14. The judge dismissed the appeal.
Grounds of appeal
15. There are two grounds of appeal.
a. Ground 1: the judge failed properly to take into account the medical evidence or provide sufficient reasons for rejecting it. The post-hearing material from Dr Samuel stated that the appellant would not be fit to fly for three to six months, yet the judge concluded at paragraphs 32, 33 and 37 that there were no medical barriers to the second appellant’s removal.
b. Ground 2: the judge was wrong to conclude that the appellants’ removal would not even engage Article 8 of the ECHR, and so unlawfully failed to conduct a proportionality assessment concerning their prospective removal.
16. Ms Saifolahi submitted that the judge’s analysis of the post-hearing material was inadequate and failed to engage with the contents of Dr Samuel’s letter. In addition to the second appellant being unfit to fly at the date of the judge’s consideration of the medical evidence, she still required oxygen at home and attendance at the anticoagulation clinic. The judge did not consider those factors, Ms Saifolahi submitted. In addition, since the judge’s Article 8 analysis abruptly and incorrectly concluded that Article 8 would not even be engaged by the appellant’s removal, the judge unlawfully omitted to conduct a proportionality assessment, which could have considered these matters. It is trite law that the engagement of Article 8 requires only a relatively modest threshold to be met. It was plainly engaged on the facts of this case, and the judge should have considered the remaining Razgar criteria.
17. Mr Whitwell for the Secretary of State submitted that the judge dealt with the relatively limited medical evidence to the extent required. The appellant’s then unfitness to fly was a temporary impairment and would primarily impact the Secretary of State’s removal arrangements. It did not provide a basis upon which the judge could rationally have allowed the appeal.
18. In relation to the judge’s findings concerning Article 8, Mr Whitwell accepted that the judge’s terminology was perhaps odd in places, but in substance, he had considered all matters that would fall to be considered as part of a proportionality assessment in any event. There was no material error.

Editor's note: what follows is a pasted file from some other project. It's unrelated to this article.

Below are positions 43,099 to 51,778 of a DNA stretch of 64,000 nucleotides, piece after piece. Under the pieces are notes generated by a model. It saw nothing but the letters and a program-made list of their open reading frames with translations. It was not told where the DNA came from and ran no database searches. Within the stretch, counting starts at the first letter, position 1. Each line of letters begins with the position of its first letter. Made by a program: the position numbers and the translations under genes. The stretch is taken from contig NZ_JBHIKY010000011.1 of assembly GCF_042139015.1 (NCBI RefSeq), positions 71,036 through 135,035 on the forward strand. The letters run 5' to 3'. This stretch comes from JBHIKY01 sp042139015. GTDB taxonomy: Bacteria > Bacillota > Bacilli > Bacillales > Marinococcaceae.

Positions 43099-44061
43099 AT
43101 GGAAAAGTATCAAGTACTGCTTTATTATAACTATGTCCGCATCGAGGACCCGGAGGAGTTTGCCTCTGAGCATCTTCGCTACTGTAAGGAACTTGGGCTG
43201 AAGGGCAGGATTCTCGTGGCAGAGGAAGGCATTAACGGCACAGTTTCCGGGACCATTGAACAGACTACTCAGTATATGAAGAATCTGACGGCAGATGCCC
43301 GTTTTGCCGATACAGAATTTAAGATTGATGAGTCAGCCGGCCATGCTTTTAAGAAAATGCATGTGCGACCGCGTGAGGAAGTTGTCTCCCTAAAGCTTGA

19. Article 8 of the European Convention on Human Rights (“the ECHR”) provides:
“1. Everyone has the right to respect for his private and family life, his home and his correspondence.
2. There shall be no interference by a public authority with the exercise of this right except such as is in accordance with the law and is necessary in a democratic society in the interests of national security, public safety or the economic well-being of the country, for the prevention of disorder or crime, for the protection of health or morals, or for the protection of the rights and freedoms of others.”
20. In Razgar, Lord Bingham said that the five questions that are likely to be asked by a judge determining an Article 8 ECHR appeal are:
“(1) Will the proposed removal be an interference by a public authority with the exercise of the applicant's right to respect for his private or (as the case may be) family life?
(2) If so, will such interference have consequences of such gravity as potentially to engage the operation of article 8?
(3) If so, is such interference in accordance with the law?
(4) If so, is such interference necessary in a democratic society in the interests of national security, public safety or the economic well-being of the country, for the prevention of disorder or crime, for the protection of health or morals, or for the protection of the rights and freedoms of others?
(5) If so, is such interference proportionate to the legitimate public end sought to be achieved?” (See paragraph 17)